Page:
Thompson is far more effective at charting how counterknowledge has morphed under modern conditions. As the Internet tears down traditional news portals, untested propositions go hurtling through cyberspace, vastly increasing the ability of bad information to take root — that is, to look simply like new information. “A rumor about the Antichrist can leap from Goths in Sweden to an extreme traditionalist Catholic sect in Australia in a matter of seconds,” writes Thompson. As for creationism, it is now less a religious phenomenon than a technological one. Sites like CreationWiki and Conservapedia and Kids 4 Truth (a primer in intelligent design) dress up their unsecular ideas in secular clothing — and obliterate the difference between fact and faith more effectively than Sarah Palin ever could.

But why harp on American fundamentalists when, as Thompson points out, irrationality is just as deeply entrenched in the Islamic world, if not more so? A 2006 poll of higher-education students in the United Kingdom found that fewer than 10 percent of Muslims accept evolution. Among the populaces of Indonesia, Pakistan and Egypt, that percentage drops to 2, 5 and 3 percent, respectively. Turkey is now overtaking the United States as the wellspring of creationist agitprop.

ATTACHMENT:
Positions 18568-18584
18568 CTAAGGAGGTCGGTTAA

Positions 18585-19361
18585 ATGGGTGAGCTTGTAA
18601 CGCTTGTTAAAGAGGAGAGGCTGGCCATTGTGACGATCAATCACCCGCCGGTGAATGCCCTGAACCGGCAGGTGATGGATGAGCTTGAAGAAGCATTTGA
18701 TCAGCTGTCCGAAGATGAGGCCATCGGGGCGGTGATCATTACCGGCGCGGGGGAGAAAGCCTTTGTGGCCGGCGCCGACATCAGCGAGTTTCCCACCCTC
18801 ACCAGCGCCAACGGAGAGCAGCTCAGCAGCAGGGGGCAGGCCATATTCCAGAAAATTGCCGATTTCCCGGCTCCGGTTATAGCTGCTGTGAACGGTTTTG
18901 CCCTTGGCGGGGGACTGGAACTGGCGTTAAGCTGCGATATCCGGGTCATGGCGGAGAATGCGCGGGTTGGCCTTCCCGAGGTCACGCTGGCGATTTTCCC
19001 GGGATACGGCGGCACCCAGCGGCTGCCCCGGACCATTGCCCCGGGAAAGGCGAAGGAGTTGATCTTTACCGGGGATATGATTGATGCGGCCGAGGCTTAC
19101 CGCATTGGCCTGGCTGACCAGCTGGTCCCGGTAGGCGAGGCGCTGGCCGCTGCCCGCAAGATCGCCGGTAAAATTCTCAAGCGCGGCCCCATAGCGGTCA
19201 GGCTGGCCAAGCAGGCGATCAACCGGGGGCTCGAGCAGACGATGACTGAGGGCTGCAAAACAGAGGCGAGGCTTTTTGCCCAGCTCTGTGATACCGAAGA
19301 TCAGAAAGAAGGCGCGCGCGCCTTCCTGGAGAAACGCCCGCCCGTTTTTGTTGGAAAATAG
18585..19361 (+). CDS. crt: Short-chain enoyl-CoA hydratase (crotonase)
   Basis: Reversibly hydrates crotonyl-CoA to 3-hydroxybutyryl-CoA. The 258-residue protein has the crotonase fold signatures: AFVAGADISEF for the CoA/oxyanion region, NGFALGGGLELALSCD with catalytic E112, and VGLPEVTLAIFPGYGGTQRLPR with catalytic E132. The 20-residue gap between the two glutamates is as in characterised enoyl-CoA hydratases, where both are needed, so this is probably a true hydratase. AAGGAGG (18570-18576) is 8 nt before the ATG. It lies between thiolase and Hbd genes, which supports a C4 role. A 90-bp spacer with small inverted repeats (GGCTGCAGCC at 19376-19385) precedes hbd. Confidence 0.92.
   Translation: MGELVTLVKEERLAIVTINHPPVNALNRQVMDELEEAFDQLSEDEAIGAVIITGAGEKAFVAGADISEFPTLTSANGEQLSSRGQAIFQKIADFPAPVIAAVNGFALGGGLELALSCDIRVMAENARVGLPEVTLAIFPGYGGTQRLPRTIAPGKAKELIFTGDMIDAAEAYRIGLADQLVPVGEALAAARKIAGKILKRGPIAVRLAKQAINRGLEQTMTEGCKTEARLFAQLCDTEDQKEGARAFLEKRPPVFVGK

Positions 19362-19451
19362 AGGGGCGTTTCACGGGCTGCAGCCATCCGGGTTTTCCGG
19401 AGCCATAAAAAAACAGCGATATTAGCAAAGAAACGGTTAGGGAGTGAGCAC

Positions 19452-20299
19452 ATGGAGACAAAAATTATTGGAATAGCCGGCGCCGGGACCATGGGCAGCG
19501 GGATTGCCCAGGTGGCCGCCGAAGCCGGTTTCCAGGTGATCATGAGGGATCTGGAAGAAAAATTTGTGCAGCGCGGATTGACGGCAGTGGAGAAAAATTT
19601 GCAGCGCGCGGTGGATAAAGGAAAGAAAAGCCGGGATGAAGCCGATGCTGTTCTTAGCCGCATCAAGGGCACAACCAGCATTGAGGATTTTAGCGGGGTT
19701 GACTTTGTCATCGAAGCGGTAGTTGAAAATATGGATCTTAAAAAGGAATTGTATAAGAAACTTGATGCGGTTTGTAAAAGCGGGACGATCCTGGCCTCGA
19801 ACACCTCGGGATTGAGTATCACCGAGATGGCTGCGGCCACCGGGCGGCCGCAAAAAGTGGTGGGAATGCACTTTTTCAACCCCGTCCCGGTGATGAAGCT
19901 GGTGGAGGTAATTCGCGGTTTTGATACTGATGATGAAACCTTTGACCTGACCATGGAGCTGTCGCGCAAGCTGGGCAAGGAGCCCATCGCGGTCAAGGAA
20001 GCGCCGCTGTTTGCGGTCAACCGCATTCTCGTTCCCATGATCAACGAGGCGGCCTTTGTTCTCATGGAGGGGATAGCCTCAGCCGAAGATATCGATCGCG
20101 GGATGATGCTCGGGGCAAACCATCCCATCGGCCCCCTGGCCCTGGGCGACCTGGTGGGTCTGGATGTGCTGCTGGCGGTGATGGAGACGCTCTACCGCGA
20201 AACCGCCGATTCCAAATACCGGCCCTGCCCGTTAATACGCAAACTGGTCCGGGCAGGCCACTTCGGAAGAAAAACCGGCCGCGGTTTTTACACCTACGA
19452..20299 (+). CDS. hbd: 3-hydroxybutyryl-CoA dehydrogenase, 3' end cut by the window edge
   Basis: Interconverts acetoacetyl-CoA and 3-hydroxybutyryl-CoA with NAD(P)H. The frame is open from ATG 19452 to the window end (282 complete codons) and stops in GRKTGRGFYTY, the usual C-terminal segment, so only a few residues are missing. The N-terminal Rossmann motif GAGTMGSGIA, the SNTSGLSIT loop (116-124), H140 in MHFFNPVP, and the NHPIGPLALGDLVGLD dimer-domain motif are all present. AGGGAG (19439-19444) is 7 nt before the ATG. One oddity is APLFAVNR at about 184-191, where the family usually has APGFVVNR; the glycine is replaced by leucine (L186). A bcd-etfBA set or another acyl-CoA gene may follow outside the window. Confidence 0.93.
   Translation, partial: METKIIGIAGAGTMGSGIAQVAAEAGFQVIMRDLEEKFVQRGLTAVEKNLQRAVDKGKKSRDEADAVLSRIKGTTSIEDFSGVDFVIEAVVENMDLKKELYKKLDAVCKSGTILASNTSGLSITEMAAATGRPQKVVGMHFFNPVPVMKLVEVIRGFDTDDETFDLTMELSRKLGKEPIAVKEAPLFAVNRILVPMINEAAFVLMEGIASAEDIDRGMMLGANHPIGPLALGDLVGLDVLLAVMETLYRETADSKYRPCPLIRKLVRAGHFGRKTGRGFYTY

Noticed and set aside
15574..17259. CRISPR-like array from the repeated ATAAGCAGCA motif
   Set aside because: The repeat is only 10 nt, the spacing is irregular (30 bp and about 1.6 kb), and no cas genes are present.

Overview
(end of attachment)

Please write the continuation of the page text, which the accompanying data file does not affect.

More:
No surprise that, in the Internet’s strange-bedfellows world, Christians are now sharing intelligent design curricula with Muslims, just as some creationists are overlapping with Holocaust deniers. The same readers who swallow hogwash about freemasonry and the Great Flood and the Priory of Sion are the first in line to buy books like “The Jesus Papers” and “Fingerprints of the Gods.” “If you believe one wrong or strange thing,” writes Thompson, “you are more likely to believe another.” Especially if you’re seething with hostility toward political, intellectual and scientific elites. Counterknowledge, for all its transience, gives its owners an enduring feeling: They have been entrusted with the very secret they weren’t supposed to know.

It’s a contagious feeling. Thanks to “The Da Vinci Code,” 40 percent of Americans now believe that churches are concealing “the truth” about Jesus. Tens of millions have seen “Loose Change,” the “documentary” that charges the Bush administration with single-handedly carrying out the 9/11 attacks, right down to elaborately faked cellphone calls from Flight 93. And in today’s bazaar of craziness, conspiracy theory is far from being the only booth. The best-selling book and DVD package titled “The Secret” exhorts us to reap untold riches through the simple troika of asking, believing and receiving. (As best I can tell, it’s virtually identical to professor Harold Hill’s “think system” in “The Music Man.”)